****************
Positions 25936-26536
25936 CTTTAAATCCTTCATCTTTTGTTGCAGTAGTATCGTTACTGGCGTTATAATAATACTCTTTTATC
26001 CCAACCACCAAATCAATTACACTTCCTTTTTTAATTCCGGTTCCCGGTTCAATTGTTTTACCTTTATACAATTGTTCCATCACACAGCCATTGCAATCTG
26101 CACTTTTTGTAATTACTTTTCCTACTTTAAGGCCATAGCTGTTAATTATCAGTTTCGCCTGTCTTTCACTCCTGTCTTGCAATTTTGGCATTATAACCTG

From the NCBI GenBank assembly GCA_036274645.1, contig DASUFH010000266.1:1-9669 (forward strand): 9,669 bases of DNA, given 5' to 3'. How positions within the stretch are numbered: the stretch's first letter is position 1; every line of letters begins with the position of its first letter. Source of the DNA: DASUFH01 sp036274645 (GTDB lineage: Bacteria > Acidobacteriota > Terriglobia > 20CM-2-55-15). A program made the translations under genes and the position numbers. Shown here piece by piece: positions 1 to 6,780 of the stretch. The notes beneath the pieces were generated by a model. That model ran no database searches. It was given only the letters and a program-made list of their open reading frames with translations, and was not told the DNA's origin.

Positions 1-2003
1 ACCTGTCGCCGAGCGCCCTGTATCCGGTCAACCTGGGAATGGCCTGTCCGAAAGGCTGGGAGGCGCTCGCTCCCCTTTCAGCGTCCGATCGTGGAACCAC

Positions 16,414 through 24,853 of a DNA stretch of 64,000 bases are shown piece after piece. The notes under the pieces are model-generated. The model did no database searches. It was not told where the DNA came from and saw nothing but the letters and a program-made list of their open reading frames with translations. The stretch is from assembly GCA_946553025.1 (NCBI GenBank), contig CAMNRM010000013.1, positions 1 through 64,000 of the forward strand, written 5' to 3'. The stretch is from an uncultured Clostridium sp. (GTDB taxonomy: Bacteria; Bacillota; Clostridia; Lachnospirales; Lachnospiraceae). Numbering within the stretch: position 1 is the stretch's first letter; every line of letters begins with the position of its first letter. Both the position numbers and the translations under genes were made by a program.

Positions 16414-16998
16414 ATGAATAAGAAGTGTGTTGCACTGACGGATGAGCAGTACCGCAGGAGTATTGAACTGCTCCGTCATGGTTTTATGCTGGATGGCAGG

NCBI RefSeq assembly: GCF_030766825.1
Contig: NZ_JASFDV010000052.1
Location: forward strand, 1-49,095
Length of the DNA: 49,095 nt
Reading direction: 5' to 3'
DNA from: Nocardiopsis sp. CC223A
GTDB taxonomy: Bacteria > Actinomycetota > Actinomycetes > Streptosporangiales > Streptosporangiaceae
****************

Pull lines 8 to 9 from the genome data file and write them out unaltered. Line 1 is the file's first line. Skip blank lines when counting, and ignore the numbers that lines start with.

Positions 16,414 through 24,853 of a DNA stretch of 64,000 bases are shown piece after piece. The notes under the pieces are model-generated. The model did no database searches. It was not told where the DNA came from and saw nothing but the letters and a program-made list of their open reading frames with translations. The stretch is from assembly GCA_946553025.1 (NCBI GenBank), contig CAMNRM010000013.1, positions 1 through 64,000 of the forward strand, written 5' to 3'. The stretch is from an uncultured Clostridium sp. (GTDB taxonomy: Bacteria; Bacillota; Clostridia; Lachnospirales; Lachnospiraceae). Numbering within the stretch: position 1 is the stretch's first letter; every line of letters begins with the position of its first letter. Both the position numbers and the translations under genes were made by a program.

Positions 16414-16998